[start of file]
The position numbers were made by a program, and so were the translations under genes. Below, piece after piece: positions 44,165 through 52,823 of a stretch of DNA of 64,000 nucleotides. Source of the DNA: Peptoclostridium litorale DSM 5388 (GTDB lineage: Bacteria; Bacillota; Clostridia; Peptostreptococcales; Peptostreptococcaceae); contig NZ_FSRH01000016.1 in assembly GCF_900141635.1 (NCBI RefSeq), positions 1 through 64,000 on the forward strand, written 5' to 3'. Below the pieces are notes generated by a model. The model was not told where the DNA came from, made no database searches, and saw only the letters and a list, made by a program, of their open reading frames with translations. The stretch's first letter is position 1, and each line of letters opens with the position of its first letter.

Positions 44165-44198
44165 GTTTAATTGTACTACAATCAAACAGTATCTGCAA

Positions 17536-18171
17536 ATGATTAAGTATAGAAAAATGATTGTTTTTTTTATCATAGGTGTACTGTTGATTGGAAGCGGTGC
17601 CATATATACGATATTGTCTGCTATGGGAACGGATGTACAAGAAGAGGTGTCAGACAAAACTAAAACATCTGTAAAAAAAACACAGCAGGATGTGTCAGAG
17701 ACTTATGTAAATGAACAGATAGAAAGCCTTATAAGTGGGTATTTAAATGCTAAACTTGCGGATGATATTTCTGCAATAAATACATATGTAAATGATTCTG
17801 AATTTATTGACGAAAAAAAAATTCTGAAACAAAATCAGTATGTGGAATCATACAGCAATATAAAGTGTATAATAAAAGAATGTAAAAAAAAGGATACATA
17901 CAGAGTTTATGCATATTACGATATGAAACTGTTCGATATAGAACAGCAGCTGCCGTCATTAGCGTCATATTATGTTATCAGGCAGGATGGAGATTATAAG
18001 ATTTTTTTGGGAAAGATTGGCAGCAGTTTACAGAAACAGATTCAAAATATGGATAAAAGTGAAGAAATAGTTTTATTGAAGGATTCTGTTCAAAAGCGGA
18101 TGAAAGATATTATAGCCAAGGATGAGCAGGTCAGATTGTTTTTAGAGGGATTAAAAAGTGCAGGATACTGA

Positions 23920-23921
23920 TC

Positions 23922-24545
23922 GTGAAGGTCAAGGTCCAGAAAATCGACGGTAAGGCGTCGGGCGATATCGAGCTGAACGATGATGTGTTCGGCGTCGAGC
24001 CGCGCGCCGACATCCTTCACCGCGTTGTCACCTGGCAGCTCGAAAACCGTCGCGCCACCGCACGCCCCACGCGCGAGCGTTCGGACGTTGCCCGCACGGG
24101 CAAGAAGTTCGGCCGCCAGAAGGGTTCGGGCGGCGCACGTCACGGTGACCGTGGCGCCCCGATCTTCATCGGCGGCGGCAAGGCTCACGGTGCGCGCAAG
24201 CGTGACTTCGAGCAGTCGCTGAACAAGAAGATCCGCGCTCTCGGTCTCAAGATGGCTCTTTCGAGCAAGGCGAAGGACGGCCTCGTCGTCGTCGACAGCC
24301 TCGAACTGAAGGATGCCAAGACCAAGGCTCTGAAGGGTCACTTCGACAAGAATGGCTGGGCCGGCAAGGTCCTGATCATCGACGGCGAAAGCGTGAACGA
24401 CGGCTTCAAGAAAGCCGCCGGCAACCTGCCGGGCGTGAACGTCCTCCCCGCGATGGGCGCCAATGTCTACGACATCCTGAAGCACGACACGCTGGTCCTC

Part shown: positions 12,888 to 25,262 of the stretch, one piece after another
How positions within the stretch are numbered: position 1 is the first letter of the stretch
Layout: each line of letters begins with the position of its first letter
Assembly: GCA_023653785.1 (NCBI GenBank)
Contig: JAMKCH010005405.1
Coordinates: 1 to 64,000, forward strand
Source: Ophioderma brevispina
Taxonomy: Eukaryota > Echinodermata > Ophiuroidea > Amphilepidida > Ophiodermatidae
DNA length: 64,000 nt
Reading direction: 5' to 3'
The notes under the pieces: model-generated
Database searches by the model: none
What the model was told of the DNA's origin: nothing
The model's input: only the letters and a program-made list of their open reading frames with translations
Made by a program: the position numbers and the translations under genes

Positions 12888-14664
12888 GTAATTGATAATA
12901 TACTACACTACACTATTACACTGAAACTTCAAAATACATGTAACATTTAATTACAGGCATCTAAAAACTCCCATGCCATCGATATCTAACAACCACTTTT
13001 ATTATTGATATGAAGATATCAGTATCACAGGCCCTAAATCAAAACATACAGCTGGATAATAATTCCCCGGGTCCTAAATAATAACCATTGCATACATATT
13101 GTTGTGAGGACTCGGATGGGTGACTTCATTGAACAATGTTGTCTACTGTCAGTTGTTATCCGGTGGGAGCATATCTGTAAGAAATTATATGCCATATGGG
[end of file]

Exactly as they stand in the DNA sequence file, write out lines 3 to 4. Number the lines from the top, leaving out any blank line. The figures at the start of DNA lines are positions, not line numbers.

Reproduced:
44165 GTTTAATTGTACTACAATCAAACAGTATCTGCAA

Positions 17536-18171